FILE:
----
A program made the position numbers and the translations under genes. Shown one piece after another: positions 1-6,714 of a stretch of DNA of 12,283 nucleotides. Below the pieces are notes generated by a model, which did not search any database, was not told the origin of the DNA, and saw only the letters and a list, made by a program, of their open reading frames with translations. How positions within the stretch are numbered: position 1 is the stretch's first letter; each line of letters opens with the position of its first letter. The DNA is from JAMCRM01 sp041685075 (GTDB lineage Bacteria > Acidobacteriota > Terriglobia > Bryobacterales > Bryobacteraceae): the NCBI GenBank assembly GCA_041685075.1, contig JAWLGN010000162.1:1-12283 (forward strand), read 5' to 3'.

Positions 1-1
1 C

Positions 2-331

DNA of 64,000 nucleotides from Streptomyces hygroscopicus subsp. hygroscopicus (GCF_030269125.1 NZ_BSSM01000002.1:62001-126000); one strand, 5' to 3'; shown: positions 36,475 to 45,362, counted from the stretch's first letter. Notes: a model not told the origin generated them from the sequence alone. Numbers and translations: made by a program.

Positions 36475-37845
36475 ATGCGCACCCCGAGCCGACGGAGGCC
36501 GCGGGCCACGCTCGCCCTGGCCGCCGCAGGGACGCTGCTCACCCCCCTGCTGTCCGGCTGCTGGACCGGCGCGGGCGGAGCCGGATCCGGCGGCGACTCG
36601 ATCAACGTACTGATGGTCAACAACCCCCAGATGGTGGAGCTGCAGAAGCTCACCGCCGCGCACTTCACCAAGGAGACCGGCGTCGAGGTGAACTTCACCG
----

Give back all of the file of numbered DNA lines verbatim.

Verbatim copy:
A program made the position numbers and the translations under genes. Shown one piece after another: positions 1-6,714 of a stretch of DNA of 12,283 nucleotides. Below the pieces are notes generated by a model, which did not search any database, was not told the origin of the DNA, and saw only the letters and a list, made by a program, of their open reading frames with translations. How positions within the stretch are numbered: position 1 is the stretch's first letter; each line of letters opens with the position of its first letter. The DNA is from JAMCRM01 sp041685075 (GTDB lineage Bacteria > Acidobacteriota > Terriglobia > Bryobacterales > Bryobacteraceae): the NCBI GenBank assembly GCA_041685075.1, contig JAWLGN010000162.1:1-12283 (forward strand), read 5' to 3'.

Positions 1-1
1 C

Positions 2-331

DNA of 64,000 nucleotides from Streptomyces hygroscopicus subsp. hygroscopicus (GCF_030269125.1 NZ_BSSM01000002.1:62001-126000); one strand, 5' to 3'; shown: positions 36,475 to 45,362, counted from the stretch's first letter. Notes: a model not told the origin generated them from the sequence alone. Numbers and translations: made by a program.

Positions 36475-37845
36475 ATGCGCACCCCGAGCCGACGGAGGCC
36501 GCGGGCCACGCTCGCCCTGGCCGCCGCAGGGACGCTGCTCACCCCCCTGCTGTCCGGCTGCTGGACCGGCGCGGGCGGAGCCGGATCCGGCGGCGACTCG
36601 ATCAACGTACTGATGGTCAACAACCCCCAGATGGTGGAGCTGCAGAAGCTCACCGCCGCGCACTTCACCAAGGAGACCGGCGTCGAGGTGAACTTCACCG